‘The pandemic increased production costs for our banana producers’

    Ecuador is one of the largest banana exporters in the world; however, there are many small-scale producers in the country (which gathered in an organization that protects their interests, whose name is Fincas de El Oro) that are finding it difficult to reach the global market during the pandemic. Due to Covid-19, export costs have increased (mainly because of the greater use of the personal protective equipment), and now it is more difficult for small growers to face the competition on the market.



    The Covid-19 meat shortages taught us all an important lesson

    As previously highlighted, the coronavirus pandemic exposed the US meat industry’s vulnerabilities: during the pandemic, the consumers found meat aisles empty and price increases in the supermarkets, and restaurant owners were confronted with the same supply shortage. The first cause of this was the closure of many meat processing plants, and therefore the measures that protect workers in such plants must be reinforced. Furthermore, the meat processing capacity in the country should be less centralized, so that local businesses could have more opportunities to thrive.

    Lower grain harvest forecast; stable wheat prices

    The wheat harvest has already begun in most of the southern European countries, but the amounts of grain that are going to be sold on the market are not projected to be huge, and prices will be stable thanks to the fact that the old harvest has been cleaned up: cereal exports from the EU will be 63% less compared to the same period last year. On the other hand, the prices for Russian wheat have increased due to a low harvest forecast: in fact, the country has exported around 70% less than last year in early July, but exports are estimated to increase in the autumn.



    Supporting the activities of the food banks and pantries in the US has been an effective measure to counter some of the food chain disruptions caused by the coronavirus pandemic in the country. They assist food insecure people in obtaining food products despite the recent shortages and price increases, while tackling food losses and waste at the same time. The governor of the New York State recently stated that 10 regional food banks and local farms will receive financial support in order to keep their activities going. In Ghana, the Minister of Food and Agriculture has announced two additional developments of the Ghana Commercial Agricultural Project, financed by the World Bank.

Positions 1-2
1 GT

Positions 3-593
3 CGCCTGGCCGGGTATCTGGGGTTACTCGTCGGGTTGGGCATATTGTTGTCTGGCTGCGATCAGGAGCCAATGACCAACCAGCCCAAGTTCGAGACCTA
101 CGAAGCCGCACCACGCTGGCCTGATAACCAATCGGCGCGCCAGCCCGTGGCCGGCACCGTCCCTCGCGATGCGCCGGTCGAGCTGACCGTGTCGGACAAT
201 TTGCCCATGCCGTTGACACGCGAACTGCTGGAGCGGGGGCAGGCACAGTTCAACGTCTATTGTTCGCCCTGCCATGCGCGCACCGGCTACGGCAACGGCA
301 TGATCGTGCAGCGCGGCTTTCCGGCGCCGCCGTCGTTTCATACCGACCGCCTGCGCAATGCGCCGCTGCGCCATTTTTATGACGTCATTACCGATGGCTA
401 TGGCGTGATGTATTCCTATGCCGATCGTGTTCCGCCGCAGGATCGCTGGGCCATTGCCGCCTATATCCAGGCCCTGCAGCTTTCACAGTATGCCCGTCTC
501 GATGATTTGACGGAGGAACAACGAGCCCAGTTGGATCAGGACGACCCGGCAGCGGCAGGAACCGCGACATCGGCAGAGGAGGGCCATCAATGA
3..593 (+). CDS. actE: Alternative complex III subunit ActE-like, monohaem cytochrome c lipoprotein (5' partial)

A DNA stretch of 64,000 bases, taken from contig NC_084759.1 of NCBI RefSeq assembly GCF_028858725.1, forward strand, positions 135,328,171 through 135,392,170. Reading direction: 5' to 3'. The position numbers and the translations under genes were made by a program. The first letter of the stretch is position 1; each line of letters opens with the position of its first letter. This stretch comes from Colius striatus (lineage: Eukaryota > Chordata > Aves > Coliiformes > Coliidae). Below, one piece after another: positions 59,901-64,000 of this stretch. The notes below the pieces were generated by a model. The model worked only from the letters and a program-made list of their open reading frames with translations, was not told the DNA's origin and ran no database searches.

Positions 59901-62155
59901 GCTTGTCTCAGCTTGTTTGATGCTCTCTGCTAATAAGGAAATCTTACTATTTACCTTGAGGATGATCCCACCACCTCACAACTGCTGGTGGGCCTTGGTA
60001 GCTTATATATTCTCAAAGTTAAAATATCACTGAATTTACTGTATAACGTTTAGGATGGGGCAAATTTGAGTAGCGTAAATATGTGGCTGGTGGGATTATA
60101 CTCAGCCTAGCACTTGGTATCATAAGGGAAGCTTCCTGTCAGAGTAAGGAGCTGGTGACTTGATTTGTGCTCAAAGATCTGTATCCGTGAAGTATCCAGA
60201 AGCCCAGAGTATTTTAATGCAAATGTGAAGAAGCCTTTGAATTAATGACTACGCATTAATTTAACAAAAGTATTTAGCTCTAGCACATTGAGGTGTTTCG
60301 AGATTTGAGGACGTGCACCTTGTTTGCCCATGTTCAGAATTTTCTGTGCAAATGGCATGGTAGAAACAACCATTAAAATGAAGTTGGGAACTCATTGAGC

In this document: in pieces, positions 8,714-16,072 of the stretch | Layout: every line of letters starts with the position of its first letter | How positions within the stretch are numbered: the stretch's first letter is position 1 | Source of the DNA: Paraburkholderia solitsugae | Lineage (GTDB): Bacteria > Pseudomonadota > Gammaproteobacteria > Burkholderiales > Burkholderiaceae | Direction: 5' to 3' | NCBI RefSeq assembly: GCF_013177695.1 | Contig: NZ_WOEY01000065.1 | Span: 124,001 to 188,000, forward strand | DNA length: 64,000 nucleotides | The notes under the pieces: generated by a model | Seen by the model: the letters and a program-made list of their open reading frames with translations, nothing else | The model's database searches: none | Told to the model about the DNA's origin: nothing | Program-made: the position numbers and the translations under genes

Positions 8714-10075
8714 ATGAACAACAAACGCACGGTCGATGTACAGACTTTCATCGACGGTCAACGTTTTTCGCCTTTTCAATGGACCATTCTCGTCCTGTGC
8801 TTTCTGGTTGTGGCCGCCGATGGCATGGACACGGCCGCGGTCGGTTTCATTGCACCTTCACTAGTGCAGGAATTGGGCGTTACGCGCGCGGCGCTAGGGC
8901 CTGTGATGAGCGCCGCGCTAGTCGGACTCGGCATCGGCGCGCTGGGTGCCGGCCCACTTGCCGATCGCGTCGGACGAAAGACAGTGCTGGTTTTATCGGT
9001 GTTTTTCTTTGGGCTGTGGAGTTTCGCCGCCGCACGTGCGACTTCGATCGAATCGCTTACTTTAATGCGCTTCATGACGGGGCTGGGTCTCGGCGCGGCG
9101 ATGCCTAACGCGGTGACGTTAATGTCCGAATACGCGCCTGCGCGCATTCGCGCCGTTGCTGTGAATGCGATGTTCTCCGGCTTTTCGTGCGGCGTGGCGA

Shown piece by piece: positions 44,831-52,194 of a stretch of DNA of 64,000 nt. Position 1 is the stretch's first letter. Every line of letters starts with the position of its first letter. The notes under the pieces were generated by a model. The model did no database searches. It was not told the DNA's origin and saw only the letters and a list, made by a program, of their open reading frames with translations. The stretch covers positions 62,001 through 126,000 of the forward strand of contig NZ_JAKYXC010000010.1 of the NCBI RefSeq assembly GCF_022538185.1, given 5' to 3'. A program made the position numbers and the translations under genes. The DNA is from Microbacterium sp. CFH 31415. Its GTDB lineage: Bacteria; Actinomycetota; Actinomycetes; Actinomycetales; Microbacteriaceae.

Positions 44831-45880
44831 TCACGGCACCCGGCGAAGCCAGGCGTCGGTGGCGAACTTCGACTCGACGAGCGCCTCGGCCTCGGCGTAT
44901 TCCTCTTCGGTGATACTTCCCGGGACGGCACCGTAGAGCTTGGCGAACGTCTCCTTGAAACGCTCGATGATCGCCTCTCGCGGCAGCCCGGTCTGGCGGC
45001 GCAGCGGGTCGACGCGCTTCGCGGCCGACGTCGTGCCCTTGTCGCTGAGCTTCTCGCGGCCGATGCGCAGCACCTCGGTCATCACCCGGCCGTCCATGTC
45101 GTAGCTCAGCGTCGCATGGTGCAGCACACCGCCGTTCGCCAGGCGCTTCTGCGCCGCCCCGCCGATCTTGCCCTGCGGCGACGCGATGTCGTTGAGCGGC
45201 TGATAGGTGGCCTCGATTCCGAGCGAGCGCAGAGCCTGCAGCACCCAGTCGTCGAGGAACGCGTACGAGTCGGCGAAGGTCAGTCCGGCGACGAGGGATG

$1.5 million for 'Feeding New York State' to assist food insecure New Yorkers and state's farmers

    In order to support the state’s efforts to prevent food waste and to help people that were particularly affected by the coronavirus pandemic, the governor of New York announced USD 1.5 million in funding (made available through the state’s Environmental Protection Fund) for Feeding Yew York State, a non-profit organization that assists the state’s food banks in obtaining more food. This funding will support 10 regional food banks, but also many local farms that will provide various food products to food insecure people.

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    Ghana ministry hands over reefer vans to vegetable traders

    Ghana’s Ministry of Food and Agriculture has recently provided four vegetable dealers with one refrigerated vehicles for each of them, under the Ghana Commercial Agricultural Project, in order to improve the sustainable supply of vegetable produce by stabilizing vegetable prices and facilitating the access to markets. On this occasion, the Minister also commissioned the new Ghana Irrigation Development Authority head office complex in Accra and announced that the government estimates earning amounting to USD 16.1 million from seven tree crops within eight years.